Lara: The short answer? You can do it with just food. I would say you should be able to do it with just food, yes. If you have a whole food diet, I think – at this point I’ll speak about what I think are some key nutrients that you want to make sure you’re getting from food if you’re going to do it that way.
Well, one is zinc which hasn’t come up today. So this is a good time for us to talk about it. It’s a very important mineral for ovulation. It helps, the studies show it helps reduce period pain, it’s good for acne – we didn’t speak about treatments for acne but it’s really a key mineral and a lot of women don’t get enough of it. And it mainly – you can get it from plant foods, certain plant foods, you know, pumpkin seeds and it’s in a low dose in some plant foods. But I’m going to say here that its main source…. it can be helpful to have some animal products in the diet for zinc. Or if a person doesn’t want to eat any animal products then I usually recommend for my vegan patients that they supplement zinc. So that might be a situation where I think a supplement is necessary.
The second nutrient that I think is really important for nutrient health is iodine which can be obtained from fish and sea vegetables and iodized salt. I think it’s really important that women just make sure that they have that in their diet.
And the last key period nutrient is magnesium which we get from leafy greens and nuts and seeds and we can get some of it and the problem is not usually that we are not taking it in but that stress depletes magnesium. Our body has got this weird thing where as soon as it’s under stress – and it might only be stress like not being able to find a parking spot or something stupid, it’s just stresses that we can’t avoid. The body just dumps out, kind of gets rid of magnesium and so it leaves us in this deficient state.
So magnesium is the supplement that I give the most. And I might give magnesium if say one of my patients was quite conservative and didn’t want to take a lot of tablets –- and that’s fine –- I’ll give them some magnesium just because it’s so safe and can be so helpful.
Holly: Okay, I guess we only have a minute left, right?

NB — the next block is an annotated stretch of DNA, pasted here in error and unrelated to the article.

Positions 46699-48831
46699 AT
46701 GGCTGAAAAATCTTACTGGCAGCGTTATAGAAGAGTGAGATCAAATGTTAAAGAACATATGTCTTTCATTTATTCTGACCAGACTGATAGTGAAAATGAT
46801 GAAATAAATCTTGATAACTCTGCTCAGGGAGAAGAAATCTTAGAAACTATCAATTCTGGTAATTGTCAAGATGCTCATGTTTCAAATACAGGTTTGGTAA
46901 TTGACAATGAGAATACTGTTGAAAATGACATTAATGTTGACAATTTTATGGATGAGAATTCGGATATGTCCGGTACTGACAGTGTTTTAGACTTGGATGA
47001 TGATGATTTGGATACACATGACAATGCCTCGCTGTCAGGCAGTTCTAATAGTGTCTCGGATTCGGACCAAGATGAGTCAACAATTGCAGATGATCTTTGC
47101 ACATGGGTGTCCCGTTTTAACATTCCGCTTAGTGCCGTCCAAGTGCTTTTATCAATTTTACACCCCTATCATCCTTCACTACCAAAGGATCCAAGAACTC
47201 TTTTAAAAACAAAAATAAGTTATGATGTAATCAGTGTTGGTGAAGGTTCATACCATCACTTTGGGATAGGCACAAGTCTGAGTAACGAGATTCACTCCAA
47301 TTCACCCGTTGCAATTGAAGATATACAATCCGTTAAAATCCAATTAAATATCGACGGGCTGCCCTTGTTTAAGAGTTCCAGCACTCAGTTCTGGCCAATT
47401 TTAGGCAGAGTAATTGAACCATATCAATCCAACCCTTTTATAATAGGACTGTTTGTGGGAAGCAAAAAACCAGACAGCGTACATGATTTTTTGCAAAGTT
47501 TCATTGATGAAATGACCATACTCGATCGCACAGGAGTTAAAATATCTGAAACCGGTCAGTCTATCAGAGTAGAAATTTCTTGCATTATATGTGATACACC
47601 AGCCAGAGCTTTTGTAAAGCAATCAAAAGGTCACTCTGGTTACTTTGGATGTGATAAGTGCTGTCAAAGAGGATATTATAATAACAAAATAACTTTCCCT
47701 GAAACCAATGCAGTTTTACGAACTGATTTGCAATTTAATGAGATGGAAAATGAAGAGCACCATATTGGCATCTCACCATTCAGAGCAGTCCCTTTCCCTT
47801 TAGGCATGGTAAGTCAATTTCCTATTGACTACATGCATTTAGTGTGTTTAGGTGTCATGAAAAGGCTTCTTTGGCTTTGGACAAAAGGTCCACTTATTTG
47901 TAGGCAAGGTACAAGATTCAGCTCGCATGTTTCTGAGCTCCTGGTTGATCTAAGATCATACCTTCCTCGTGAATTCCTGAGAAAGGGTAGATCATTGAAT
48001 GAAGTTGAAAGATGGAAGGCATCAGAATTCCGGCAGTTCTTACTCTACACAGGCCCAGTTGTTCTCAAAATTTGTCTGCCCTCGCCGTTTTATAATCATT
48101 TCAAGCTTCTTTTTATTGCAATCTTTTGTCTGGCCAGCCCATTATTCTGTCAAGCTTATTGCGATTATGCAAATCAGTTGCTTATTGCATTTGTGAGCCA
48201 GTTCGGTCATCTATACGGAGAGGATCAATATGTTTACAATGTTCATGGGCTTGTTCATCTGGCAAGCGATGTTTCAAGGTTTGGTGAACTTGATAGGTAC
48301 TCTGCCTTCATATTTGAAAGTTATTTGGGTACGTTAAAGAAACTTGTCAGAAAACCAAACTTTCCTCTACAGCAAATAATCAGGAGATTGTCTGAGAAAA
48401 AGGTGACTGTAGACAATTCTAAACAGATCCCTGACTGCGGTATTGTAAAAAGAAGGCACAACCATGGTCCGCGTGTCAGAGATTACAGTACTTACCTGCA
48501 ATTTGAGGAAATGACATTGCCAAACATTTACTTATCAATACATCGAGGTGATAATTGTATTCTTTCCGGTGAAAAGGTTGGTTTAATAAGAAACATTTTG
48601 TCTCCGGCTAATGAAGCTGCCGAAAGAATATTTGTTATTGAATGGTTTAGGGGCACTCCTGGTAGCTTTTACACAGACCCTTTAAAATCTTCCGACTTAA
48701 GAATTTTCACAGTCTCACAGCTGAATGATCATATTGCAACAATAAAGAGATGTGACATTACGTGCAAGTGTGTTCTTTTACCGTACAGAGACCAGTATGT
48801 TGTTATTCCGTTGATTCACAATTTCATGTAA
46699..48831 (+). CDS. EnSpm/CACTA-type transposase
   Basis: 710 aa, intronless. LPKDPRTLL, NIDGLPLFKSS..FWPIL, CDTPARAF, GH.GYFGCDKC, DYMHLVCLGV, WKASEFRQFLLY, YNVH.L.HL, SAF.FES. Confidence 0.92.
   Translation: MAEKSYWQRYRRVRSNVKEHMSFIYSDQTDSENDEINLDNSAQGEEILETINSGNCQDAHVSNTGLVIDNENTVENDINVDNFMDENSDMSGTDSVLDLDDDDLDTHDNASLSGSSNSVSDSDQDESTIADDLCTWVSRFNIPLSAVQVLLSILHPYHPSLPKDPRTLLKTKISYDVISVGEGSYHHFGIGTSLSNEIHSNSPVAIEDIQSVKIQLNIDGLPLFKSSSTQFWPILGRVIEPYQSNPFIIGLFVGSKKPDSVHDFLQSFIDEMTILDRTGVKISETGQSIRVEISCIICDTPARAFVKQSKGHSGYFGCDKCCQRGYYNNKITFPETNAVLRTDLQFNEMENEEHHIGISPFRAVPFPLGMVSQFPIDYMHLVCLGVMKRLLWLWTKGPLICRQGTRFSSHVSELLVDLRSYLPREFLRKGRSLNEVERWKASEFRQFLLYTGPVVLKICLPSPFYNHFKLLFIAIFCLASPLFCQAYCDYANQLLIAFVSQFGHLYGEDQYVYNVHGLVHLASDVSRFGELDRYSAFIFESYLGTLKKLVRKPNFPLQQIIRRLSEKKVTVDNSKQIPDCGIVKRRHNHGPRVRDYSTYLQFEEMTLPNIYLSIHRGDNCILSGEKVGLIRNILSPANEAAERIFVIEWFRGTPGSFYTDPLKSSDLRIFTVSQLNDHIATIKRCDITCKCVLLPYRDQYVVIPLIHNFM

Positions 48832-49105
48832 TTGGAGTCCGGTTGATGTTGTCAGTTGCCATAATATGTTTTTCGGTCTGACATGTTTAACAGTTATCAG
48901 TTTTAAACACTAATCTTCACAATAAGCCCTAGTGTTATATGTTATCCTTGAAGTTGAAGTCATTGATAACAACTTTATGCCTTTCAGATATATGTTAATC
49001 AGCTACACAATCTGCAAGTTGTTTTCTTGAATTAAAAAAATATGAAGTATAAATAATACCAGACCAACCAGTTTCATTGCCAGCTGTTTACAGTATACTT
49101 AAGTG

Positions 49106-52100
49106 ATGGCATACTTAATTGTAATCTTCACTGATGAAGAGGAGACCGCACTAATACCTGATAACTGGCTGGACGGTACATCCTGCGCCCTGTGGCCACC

Lara: Yeah, that went so quickly…
Holly: Yeah that was really fast. Should we just wind up and just remind people of what we were saying before in case anybody checked in late?
Holly: So first of all, please remember if you asked a question then you entered into a prized draw of a print copy of Lara’s book. If you didn’t ask a question, just make yourself known to Lara through the Facebook event page or through any of the other avenues that you’ve got here, the Google event page, etc. that you want to be entered. And she’ll announce a winner in a few days.
And also if you’ve read the book, you’ve liked the book and you have it, this is all just follow-up for you, please go to Amazon and write a review because it’s so important in helping other women find that they need when they’re on there looking for the kind of books that could really help them in the way that this book is helping you hopefully.
And then I also want to say please go to the Kickstarter for Sweetening the Pill, a documentary, the Ricki Lake and Abby Epstein project and show your support with a contribution or a share and just let other like-minded people know about it and pass it on.
Lara: Let me thank you Holly, thank you so much for facilitating us. And everybody, definitely get behind the Kickstarter film project, I couldn’t endorse it more. I’m so excited and also check out Holly’s book, Sweetening the Pill which is – I’ve read it myself a couple of years ago and it’s a great book and I’m sure Holly would like some Amazon reviews for that one, too. And thank you everyone for coming, I’m going to have this – I’ll have a written transcript made and I’ll put the transcript on my website broken down by topics so people can just search for the answers that they need.
Okay, everyone thank you very much.
Holly: Thank you, bye-bye.